Tom Smith and Andy Burrows reveal why it took so long to record their second album together, and why some songs have a strange resonance even though they were recorded before the pandemic
In a normal world — the one we knew up to about a year ago — Tom Smith and Andy Burrows would be on tour right now. They would be on the road in support of the first album they made together in almost a decade. And they would no doubt have been thoroughly enjoying themselves — two best mates knocking out co-written tunes in front of happy, receptive audiences. It would have been a fun break from their respective roles as frontman of Editors and ex-Razorlight drummer/songwriter turned in-demand soundtrack composer.
But the first six weeks of 2021 has demonstrated that ‘normality’ remains a long way away and, instead, Smith and Burrows have more prosaic concerns, like getting that work-life balance right.
Smith, the marginally less hirsute of the two, says lockdown life is no easy task. “Both me and my wife [the radio DJ and TV presenter Edith Bowman] are trying to work and we’ve our two boys at home and we’re trying to homeschool them. Like every family, that can be a strain. While it’s great to be together all the time, there’s pressure to make sure everybody gets time to themselves. ’Cause that’s important.”
Even media engagements — the task of promoting their album — is affected and they’re purposely doing Zoom interviews at night when their children are in bed.
The English duo’s second album, Only Smith & Burrows is Good Enough, is a sweet and breezy collection of tunes that was written and recorded before the pandemic. While there is a touch of melancholia here and there, its sunny disposition serves as a perfect anecdote to this chilly, sleety February.
For Smith, much of the fun was going into a Nashville studio with A-list producer Jacquire King and getting the songs down. “We had some of that downtime where we could get together and go away and record these songs with someone who just got them,” he says. “You sort of take it for granted at the time, but looking back now, it feels very special.”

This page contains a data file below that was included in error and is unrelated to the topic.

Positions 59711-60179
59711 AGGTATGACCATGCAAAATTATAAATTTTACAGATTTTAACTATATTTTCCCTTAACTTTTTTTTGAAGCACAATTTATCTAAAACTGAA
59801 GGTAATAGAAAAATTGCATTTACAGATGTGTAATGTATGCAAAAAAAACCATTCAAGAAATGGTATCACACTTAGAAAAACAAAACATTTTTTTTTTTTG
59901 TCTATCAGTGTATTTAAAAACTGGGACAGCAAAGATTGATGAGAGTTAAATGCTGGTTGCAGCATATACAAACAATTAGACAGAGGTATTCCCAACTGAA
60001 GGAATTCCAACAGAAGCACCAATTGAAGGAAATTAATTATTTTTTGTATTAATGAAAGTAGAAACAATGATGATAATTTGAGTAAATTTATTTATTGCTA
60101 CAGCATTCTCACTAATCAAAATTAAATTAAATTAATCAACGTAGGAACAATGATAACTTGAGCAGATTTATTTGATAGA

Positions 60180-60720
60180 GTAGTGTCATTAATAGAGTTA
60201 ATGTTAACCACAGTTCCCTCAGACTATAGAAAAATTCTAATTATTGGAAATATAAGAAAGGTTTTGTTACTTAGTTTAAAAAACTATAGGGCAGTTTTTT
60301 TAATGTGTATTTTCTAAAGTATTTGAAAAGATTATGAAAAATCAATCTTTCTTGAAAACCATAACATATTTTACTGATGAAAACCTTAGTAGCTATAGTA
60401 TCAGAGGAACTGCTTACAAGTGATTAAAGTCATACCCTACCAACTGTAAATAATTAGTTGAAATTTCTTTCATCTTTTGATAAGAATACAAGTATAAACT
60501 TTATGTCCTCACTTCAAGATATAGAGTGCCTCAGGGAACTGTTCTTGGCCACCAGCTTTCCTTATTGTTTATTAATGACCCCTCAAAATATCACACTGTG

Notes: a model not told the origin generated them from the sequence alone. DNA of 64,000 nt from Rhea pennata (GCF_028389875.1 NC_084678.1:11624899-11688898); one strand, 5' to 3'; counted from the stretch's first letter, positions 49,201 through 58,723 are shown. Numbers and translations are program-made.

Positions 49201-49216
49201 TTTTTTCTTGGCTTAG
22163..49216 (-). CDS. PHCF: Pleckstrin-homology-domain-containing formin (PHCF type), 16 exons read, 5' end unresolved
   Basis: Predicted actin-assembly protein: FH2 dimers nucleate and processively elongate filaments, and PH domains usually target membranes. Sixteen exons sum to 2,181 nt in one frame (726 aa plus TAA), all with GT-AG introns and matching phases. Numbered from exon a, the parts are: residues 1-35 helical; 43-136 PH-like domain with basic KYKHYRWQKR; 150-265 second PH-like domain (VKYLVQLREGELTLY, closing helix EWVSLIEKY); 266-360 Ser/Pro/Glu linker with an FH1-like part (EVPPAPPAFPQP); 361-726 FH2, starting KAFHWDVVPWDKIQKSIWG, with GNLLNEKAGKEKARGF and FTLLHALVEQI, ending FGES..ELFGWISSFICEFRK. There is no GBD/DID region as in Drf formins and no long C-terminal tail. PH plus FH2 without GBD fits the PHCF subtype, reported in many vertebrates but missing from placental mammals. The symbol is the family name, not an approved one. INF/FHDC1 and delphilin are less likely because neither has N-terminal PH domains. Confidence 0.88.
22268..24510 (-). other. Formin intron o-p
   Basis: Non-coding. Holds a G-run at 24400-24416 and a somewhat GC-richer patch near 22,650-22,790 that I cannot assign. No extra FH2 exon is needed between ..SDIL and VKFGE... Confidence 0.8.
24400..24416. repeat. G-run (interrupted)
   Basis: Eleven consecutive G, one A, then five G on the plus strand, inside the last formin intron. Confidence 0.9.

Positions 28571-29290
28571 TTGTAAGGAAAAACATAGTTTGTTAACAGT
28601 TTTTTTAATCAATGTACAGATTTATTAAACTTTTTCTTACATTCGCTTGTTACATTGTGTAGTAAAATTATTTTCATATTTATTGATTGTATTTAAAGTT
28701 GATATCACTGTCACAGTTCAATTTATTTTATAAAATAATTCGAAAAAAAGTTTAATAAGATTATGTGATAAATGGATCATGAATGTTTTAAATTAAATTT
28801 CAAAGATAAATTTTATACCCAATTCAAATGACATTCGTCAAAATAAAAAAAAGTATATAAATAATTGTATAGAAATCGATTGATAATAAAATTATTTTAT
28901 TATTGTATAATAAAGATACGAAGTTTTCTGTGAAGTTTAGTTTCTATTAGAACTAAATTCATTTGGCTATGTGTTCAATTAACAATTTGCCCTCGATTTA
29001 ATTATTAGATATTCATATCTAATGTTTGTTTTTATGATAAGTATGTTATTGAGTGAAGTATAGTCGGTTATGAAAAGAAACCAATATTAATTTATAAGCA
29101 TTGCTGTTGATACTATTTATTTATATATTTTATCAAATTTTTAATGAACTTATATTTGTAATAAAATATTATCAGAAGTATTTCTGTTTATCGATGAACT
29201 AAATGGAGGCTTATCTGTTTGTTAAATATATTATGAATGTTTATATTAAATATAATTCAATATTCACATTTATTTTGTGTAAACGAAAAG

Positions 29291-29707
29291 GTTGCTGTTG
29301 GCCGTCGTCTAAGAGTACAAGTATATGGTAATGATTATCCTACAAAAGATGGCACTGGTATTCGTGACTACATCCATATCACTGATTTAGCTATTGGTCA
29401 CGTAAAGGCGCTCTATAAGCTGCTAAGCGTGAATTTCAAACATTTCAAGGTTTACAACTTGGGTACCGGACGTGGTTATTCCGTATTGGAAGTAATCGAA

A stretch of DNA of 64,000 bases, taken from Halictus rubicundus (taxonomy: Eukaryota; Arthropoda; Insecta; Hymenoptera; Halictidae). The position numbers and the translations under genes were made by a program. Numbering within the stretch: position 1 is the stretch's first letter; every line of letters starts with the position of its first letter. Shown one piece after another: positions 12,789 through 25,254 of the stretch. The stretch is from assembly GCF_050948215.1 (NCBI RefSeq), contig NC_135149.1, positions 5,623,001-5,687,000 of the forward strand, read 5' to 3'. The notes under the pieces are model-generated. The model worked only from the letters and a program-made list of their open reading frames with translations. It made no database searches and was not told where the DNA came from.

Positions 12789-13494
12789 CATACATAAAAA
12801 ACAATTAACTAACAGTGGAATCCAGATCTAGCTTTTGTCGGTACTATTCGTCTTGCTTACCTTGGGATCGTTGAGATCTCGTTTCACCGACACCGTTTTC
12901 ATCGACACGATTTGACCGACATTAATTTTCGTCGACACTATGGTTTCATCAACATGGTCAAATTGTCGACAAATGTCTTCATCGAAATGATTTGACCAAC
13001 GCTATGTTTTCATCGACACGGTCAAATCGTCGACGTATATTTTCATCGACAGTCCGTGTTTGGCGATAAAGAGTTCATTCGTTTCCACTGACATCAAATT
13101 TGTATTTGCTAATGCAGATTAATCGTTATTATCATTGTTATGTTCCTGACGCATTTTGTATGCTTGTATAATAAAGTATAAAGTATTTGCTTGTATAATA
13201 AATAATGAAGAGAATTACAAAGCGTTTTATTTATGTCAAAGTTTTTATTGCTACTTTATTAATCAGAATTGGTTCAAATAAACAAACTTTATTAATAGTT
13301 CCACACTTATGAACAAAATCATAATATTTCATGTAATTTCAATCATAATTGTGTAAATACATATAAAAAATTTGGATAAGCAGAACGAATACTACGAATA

Burrows says several of the songs were years in gestation, but reckons some of them have a strange resonance in the Covid era. “Some people think a handful of the songs here were written about being locked in our houses.”
“All The Best Moves,” Smith chimes in, “is about somebody who doesn’t want to leave their house. He [the song’s protagonist] would rather dance in front of the mirror than dance with another human being because he’s sad and lonely.
“But,” he adds, “it’s a carefree pop record. We really tried to embrace that, to do something different — in my case, very different — than we’d done in our musical lives to date. Editors exist in this kind of darker, more dramatic, more theatrical world so making music in that environment is very different. But with Andy, there’s a sense of not being afraid of going for the melodies, being upfront with it.”
“It’s quite heart-on-sleeve, isn’t it?” says Burrows. “It’s a bit more like the sort of stuff I’m doing now.” More on that later.
The pair met at Glastonbury in 2005 — Burrows was friends with Smith’s then girlfriend Bowman — and they immediately struck up a close friendship. Editors were on the cusp of releasing an acclaimed neo-post-punk debut album, The Back Room, while Razorlight had become massive on the strength of their crowd-pleasing first album, Up All Night, released the summer before.
Both married their respective partners and had children around the same time — and they regularly holidayed together as families. It was no surprise when they began to collaborate on an album, although the result took many by surprise. Funny Looking Angels, which came out in 2011, is that scarcely seen creature: a Christmas album, albeit one shot through with sadness.